So many of our elders are homebound. NYC need to make sure they get the COVID-19 vaccine too.
Mayor de Blasio today announced a three-pronged plan to vaccinate homebound seniors and the essential frontline home care workers who care for them. Beginning next week, the City will launch on-site senior vaccination clinics and, with the arrival of the Johnson & Johnson vaccine in March, stand up a vaccination drive for homebound seniors. To minimize risk for homebound seniors throughout the month of February, the City will aim to vaccinate 25,000 home health aides over the next month, offering dedicated appointments in the areas where they live and work.
"We are moving heaven and earth to get our senior neighbors vaccinated", said Mayor Bill de Blasio. "Now, we are bringing vaccines to seniors right in their communities, ensuring our vaccines go to those who need them most.”
To meet seniors where they are, the City will set up vaccine clinics at DFTA retirement communities and HPD Senior Buildings. Two on-site vaccination clinics will launch the week of February 15th, with additional locations to be identified and prioritized in the coming weeks.
The City will also ramp up vaccination for homecare aides, home health aides, and personal care aides. These aides will receive priority appointments at City vaccine sites, as well as increased access to five City workforce hubs. The City will also launch new sites dedicated to serving this population.
Given the instability of the mRNA vaccine, the City will begin using the Johnson & Johnson vaccine when it is available to provide in-home vaccination for homebound seniors. With the help of City agencies, such as FDNY, and our home health care partners, the City aims to provide in-home vaccinations for thousands of homebound seniors.
"Vaccinating vulnerable seniors is a key component of our City's recovery effort and equity plans," said Deputy Mayor for Health and Human Services Melanie Harztog. "From opening dedicated vaccine sites for older adults to developing plans to deliver Johnson & Johnson vaccine directly to them at home, these creative strategies will help ensure we reach and protect NYC residents most at risk."
"I am grateful that New York City will be setting up a program in the next few weeks to vaccinate homebound seniors, responding to concerns I and others have raised about our most vulnerable neighbors. I continue to encourage the City to consider using trusted community hubs including senior centers, social adult day care facilities, and places of worship as additional vaccine distribution sites when supply comes online. Together, we will protect our elders and the people who care for them," said State Senator Robert Jackson.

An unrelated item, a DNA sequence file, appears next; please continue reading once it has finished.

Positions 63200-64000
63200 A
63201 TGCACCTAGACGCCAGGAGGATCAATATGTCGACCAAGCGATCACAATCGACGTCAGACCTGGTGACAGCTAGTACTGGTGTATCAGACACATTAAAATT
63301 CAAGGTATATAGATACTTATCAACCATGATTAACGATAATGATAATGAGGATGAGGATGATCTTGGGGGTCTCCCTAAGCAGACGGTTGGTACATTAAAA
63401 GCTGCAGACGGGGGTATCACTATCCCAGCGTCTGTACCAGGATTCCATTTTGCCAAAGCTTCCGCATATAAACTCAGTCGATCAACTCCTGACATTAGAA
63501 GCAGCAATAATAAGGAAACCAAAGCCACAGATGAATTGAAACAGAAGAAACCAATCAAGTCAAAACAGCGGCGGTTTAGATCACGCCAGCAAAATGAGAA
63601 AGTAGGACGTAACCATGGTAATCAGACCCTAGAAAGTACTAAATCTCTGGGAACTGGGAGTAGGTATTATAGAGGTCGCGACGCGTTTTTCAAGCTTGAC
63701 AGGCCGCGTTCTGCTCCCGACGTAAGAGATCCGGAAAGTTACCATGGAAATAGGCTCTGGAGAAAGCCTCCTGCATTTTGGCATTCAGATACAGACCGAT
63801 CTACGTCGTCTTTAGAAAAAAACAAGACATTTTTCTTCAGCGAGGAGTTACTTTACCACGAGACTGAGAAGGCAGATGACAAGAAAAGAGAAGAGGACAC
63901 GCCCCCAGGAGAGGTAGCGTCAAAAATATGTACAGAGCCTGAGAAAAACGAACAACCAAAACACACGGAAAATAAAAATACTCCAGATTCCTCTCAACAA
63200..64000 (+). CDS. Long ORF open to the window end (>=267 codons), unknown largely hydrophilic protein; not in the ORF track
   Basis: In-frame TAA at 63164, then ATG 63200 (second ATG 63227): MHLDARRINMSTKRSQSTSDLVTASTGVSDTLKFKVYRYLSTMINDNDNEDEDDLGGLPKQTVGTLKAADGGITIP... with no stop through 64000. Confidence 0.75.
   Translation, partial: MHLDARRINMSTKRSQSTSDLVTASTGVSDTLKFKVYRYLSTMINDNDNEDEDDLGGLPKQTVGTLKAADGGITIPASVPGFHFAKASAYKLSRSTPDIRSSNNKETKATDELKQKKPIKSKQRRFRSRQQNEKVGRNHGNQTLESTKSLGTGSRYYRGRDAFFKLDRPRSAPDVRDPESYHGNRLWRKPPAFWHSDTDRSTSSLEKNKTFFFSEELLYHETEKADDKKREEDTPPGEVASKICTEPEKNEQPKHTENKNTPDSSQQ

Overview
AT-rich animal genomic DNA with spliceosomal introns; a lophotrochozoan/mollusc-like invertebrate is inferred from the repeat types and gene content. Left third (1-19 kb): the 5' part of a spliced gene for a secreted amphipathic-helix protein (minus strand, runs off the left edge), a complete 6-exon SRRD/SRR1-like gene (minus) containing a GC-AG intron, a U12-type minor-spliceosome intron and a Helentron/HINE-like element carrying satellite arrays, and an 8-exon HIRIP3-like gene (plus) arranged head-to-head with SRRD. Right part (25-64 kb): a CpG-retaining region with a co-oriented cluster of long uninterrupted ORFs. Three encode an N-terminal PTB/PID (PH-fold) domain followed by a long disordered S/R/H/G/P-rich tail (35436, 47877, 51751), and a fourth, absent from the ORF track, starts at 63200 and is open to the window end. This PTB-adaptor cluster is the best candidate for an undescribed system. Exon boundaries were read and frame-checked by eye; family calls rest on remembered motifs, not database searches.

Seniors in New York City can now make appointments to get their COVID-19 shot at local pharmacies. More than 250 stores across the city will be offering the vaccine to New Yorkers 65 and older as part of a federal program, officials said Thursday.
“Pharmacies are a trusted part of our infrastructure, particularly for seniors who rely on them for medications and other services,” City Health Commissioner Dr. Dave Chokshi said in a statement.
A first shipment of 26,500 doses began being delivered by the feds directly to the pharmacies on Monday, the health department said. Those include 188 Walgreens/Duane Reade sites, 75 Rite Aids and five Costco stores in the five boroughs. Statewide, both CVS and Walgreens will be offering the vaccine through the Federal Retail Pharmacy Program. CVS said it was to receive 20,600 doses at approximately 30 stores in the state, though none in New York City. Walgreens said it was allocated 18,600 doses per week in New York City and 10,700 doses in the rest of the state.